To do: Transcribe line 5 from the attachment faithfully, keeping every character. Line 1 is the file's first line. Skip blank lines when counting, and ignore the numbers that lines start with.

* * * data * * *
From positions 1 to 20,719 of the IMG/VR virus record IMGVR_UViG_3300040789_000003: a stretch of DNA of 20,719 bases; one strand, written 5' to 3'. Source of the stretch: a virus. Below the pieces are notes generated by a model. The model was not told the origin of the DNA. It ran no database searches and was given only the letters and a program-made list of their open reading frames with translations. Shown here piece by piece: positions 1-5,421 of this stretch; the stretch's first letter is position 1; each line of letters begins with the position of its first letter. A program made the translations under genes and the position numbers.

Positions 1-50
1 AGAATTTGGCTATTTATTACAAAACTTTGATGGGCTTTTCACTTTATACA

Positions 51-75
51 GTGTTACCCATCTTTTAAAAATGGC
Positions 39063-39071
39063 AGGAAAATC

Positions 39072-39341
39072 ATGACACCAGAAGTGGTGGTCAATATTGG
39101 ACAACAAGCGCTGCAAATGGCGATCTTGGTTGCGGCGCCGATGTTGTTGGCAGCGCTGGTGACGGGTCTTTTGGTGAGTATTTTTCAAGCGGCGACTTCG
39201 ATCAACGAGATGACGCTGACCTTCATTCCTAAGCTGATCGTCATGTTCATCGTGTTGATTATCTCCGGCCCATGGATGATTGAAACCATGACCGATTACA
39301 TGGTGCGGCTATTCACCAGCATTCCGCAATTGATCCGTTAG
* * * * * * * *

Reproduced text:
51 GTGTTACCCATCTTTTAAAAATGGC